Referendum: “Doomed to Decline and Fall”

“The TSU’s proposal does not meet the qualification of ‘approving a government policy’ as stated in the Referendum Act and has been rejected.”

Chao Yung-mao (趙永茂), Referendum Review Committee chairman, defends a 12:4 decision against a referendum on ECFA on  Thursday night local time, arguing  that the TSU’s (台灣團結聯盟, Taiwan Solidarity Union)  initiative for a referendum should have been about government competent jurisdiction for signing an ECFA with China, rather than about support for or disagreement with the ECFA itself.

According to an open letter of some days ago by well-known lawyer Chen Chang-wen (陳長文), the Taiwan Solidarity Union’s proposition wasn’t in accordance with their actual position, and the Referendum Review Committee should conduct a critical review, as with the Central Election Commission being surrounded by people mobilized by the pan-Green camp, as it could become a high-profile matter.

RTI, June 3, 2010

Chen Chang-wen (front left), former Vice-chairman of the Straits Exchange Foundation, and Zheng Bi-jian (front right), former President of China’s Central Party School, exchanged views November 13 at a Pacific Cultural Foundation-sponsored seminar.

Taiwan News, November 13, 2009

“To this day, the contest between seeking independence and anti-independence has yet to end.” […] However, because mainstream public opinion wants a continuous, peaceful and stable development of cross-strait relations, efforts to seek independence are doomed to decline and fall.”

China Post quoting Zheng Bijian, former vice president of China’s Central Party School, November 13, 2009

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Related
Referendum on ECFA: how it might happen, April 23, 2010
ECFA馬英九向前衝 “老大哥”陳長文角色關鍵, 鳳凰/sina.com, May 2, 2009
Red Cross chairman, current posts, Red Cross Society of the ROC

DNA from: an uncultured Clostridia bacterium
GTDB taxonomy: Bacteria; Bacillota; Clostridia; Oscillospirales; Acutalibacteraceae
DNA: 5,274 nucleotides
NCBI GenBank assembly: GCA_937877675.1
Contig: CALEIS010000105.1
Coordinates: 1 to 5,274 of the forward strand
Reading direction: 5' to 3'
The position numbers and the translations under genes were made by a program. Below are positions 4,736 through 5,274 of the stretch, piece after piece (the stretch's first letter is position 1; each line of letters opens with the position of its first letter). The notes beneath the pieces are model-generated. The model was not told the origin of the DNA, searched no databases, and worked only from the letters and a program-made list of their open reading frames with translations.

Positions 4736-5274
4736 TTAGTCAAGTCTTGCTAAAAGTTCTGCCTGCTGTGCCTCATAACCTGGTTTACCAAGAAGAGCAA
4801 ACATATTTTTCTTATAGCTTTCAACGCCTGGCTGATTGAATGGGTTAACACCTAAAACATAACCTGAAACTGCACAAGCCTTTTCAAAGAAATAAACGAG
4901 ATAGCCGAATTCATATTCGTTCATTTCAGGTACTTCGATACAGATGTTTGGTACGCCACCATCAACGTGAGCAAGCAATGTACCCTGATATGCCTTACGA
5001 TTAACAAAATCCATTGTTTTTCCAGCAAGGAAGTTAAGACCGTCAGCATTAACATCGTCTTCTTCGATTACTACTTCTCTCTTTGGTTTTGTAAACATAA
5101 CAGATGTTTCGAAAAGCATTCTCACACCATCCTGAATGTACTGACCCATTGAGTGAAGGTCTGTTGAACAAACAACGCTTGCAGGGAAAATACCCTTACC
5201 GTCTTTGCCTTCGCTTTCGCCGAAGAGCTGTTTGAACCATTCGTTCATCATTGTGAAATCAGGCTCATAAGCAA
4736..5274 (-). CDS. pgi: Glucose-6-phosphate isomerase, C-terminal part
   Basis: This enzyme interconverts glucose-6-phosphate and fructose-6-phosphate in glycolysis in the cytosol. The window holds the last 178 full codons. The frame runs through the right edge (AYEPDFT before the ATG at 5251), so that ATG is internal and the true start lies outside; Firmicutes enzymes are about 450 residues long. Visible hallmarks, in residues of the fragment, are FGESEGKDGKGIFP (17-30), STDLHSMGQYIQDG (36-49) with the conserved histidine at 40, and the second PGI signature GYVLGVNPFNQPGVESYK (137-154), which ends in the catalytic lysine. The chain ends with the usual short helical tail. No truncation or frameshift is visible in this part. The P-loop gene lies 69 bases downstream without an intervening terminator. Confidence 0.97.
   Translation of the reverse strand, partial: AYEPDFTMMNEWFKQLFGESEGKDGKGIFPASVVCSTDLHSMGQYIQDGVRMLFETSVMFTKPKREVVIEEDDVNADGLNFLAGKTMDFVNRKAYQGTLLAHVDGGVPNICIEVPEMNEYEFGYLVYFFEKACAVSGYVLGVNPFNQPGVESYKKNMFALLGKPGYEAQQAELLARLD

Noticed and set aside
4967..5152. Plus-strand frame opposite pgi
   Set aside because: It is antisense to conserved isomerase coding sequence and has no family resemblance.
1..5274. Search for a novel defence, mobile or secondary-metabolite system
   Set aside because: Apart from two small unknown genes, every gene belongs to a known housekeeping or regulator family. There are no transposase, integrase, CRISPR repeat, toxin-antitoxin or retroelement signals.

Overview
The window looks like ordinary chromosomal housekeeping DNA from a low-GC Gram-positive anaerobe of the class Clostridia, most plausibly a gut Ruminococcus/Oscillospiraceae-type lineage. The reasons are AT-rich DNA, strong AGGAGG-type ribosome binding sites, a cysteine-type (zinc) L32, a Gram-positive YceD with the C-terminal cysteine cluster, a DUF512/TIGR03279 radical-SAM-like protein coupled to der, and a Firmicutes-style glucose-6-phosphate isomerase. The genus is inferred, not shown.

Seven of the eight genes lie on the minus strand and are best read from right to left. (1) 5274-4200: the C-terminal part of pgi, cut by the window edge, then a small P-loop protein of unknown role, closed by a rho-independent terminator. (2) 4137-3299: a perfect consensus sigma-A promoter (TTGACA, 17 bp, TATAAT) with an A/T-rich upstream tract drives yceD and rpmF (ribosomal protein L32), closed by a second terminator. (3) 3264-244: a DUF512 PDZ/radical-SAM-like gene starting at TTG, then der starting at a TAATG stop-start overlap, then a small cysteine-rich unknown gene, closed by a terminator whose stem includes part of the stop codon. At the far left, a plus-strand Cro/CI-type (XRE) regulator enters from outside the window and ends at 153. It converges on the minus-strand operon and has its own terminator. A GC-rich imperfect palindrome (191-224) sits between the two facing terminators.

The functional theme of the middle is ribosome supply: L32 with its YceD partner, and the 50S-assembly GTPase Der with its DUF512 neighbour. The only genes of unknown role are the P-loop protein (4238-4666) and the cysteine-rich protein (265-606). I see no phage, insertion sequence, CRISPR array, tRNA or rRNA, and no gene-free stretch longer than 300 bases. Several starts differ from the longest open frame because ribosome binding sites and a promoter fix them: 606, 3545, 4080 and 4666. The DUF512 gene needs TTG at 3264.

6 Responses to “Referendum: “Doomed to Decline and Fall””

  1. I really don’t understand this argumentation. The question isn’t over whether the government has the authority to ink a trade deal. It is over whether the government should sign this trade deal. How else would Taiwanese express their wish that the government not sign this trade deal without expressing their support or lack of support?

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  2. I don’t know either. In fact, it would be great to see the paragraph of the referendum act in question quoted more frequently. Even the Taiwanese media don’t seem to know what they are reporting about. Either way, things could be easier if independent judges examined the initiatives.

    The commission’s point seems to be that the question, instead of
    “Do you agree that the government should sign an ECFA with China?”
    should have been something like
    “Do you agree that the government should not sign an ECFA with China”, because only a “government-should-not” phrasing would express the TSU’s own position.

    Then again, maybe the commission wanted a “Don’t you agree that the government should sign an ECFA with China?” Or a “Don’t you agree that the government should not sign an ECFA with China?”

    This comment constitutes no legal advice to whomsoever.

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